Usually, lawyers who draft wills for their clients also prepare a power of attorney for property and personal care. These documents allow the client to choose who makes financial decisions or personal care decisions should the client become incapable. The person whose property is being managed and who signs the power of attorney is called the grantor. The person who is appointed to manage the property or make decisions about personal care (referred to, respectively, as the attorney for property or attorney for personal care) sometimes only sees the document after the grantor becomes incapable. Problems often arise because the attorney does not know what the responsibilities and duties are. If only the document came with an instruction booklet.
There is a curious quirk in the Substitute Decisions Act: while the Act explicitly permits a guardian of property appointed under a Power of Attorney for Property to take compensation for their services, there is no equivalent provision permitting Guardians of the Person appointed under a Power of Attorney for Personal Care to take compensation. An obvious question therefore arises: are guardians of the person entitled to take compensation for their services? And if so, how much?
Imagine Martin Markowitz’s sister coming into your office and telling you her brother’s story: “For nearly 30 years your psychiatrist takes over your life, claims your Southampton estate and your family business, as well as your Swiss bank account as his own. … He convinces you to become estranged from your only sister and persuades you that anyone you date is after you only for your money”.
While initiatives by lawmakers are being pursued to harmonize laws addressing the enforceability of capacity-related documents worldwide, this has not yet been finalized. Therefore, when issues regarding the enforceability of POAs arise, consultation with a litigation lawyer about what your options might be – potentially in coordination with a litigation lawyer in another jurisdiction – is recommended.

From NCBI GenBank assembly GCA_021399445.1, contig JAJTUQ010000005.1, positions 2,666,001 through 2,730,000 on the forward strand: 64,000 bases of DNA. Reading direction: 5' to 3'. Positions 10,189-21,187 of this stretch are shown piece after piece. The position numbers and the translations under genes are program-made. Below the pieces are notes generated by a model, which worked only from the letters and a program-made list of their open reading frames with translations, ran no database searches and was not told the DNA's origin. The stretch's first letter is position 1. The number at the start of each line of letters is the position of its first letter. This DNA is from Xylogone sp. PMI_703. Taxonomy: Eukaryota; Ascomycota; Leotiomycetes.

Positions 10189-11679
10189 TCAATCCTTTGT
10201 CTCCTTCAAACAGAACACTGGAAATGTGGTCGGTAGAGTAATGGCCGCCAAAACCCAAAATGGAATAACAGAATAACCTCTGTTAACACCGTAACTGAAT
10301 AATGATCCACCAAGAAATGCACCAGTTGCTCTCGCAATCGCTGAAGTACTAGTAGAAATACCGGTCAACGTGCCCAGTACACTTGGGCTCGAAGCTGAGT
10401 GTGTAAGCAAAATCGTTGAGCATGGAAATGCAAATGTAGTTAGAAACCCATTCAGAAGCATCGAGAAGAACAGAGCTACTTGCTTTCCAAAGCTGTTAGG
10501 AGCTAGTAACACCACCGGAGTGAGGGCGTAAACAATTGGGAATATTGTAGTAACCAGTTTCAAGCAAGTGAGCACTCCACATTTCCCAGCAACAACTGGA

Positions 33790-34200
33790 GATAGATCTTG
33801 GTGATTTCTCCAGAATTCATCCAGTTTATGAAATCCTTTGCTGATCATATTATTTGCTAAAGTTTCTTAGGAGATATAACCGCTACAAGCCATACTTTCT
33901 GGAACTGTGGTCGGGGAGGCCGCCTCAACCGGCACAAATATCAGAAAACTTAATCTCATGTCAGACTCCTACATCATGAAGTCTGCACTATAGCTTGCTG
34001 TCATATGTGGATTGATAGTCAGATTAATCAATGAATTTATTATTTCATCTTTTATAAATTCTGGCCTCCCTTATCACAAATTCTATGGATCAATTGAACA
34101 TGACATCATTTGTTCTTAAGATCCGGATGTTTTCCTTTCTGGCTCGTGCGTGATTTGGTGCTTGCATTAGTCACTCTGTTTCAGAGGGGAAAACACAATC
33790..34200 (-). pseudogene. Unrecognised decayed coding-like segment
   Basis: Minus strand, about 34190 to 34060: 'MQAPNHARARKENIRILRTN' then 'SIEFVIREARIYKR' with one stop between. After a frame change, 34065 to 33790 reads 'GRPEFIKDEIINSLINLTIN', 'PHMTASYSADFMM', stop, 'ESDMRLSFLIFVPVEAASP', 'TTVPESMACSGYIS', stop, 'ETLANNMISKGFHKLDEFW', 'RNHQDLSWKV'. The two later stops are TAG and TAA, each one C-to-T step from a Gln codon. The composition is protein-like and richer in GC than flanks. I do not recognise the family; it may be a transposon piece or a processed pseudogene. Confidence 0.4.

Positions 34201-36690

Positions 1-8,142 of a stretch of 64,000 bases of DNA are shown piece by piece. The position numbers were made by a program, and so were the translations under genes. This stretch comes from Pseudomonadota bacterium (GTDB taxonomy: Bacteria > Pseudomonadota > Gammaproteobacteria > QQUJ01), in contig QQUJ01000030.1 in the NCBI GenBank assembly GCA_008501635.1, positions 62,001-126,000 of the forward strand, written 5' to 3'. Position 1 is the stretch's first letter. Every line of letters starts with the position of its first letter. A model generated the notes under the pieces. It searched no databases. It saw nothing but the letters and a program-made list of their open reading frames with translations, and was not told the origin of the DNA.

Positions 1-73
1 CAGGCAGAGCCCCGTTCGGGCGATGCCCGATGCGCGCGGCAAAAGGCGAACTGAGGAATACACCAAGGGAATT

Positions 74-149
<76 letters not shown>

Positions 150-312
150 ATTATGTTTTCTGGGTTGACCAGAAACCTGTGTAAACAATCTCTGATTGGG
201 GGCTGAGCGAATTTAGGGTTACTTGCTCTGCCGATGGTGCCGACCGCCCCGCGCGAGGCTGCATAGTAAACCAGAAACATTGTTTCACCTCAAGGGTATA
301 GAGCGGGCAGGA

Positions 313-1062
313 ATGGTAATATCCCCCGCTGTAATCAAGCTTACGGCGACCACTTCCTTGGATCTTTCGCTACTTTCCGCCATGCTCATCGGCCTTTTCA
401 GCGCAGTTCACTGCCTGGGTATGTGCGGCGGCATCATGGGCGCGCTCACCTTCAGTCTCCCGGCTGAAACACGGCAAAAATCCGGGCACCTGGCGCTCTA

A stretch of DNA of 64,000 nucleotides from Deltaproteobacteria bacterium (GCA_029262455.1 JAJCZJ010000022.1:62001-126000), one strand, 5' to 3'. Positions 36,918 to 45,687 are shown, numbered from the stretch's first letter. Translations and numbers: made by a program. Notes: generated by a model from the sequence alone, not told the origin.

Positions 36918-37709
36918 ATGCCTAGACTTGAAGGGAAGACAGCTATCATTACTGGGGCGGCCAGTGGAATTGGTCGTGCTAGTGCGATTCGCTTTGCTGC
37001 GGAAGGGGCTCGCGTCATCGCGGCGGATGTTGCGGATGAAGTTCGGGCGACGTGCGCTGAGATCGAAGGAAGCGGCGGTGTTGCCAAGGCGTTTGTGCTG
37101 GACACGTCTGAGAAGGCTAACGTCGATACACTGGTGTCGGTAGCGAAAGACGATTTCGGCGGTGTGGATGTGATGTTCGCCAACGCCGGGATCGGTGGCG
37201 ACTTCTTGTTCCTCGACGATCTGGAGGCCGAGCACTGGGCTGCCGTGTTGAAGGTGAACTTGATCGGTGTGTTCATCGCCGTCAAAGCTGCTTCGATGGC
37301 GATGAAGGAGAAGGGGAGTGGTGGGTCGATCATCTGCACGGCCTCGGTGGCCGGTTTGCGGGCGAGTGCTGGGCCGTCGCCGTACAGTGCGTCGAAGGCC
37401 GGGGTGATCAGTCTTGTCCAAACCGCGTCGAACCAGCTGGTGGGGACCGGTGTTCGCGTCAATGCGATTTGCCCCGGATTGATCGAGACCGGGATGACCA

Is an Attorney for Property obliged to share the financial records of the incapable person with his/her family? Are members of the family entitled to see the medical records of the incapable person or is the Attorney for Personal Care entitled to deny them access?
A discussion about the gifts given to a daughter by her mother while the daughter is the attorney for property and personal care. It raises issues that flow from such gifts including the presumption of undue influence and whether taking such gifts breaches the fiduciary duty of the attorney for property and personal care.
One might expect that an attorney for property would have to pursue unpaid compensation that s/he may be entitled to within 2 years or the incapable person or his estate would a limitation period defence against the claim. Let’s see what the Court of Appeal for Ontario had to say on this issue in Armitage v. Salvation Army.
This is the second blog we have written about the Court of Appeal for Ontario’s decision in Vanier. The first blog dealt with the court’s comments regarding the propriety of capacity assessors opining on whether undue influence was exerted on the deceased. This blog will deal with undue influence in the context of a power of attorney dispute.
The Court of Appeal for Ontario’s decision in Vanier is a worthwhile read for lawyers who are dealing with the question of undue influence in the context of a power of attorney dispute. Many interesting issues were addressed including the appropriate test for undue influence, the onus of proof, and the applicability of the doctrine of suspicious circumstances.
My friend Moe was appointed an attorney. He took on the role with the attitude – “how hard could it be?” He then asked me where he could find a Power of Attorney for Dummies book. I could not find one. So in honour of my friend Moe I wrote this primer on what to do once you have been named as a power of attorney for property.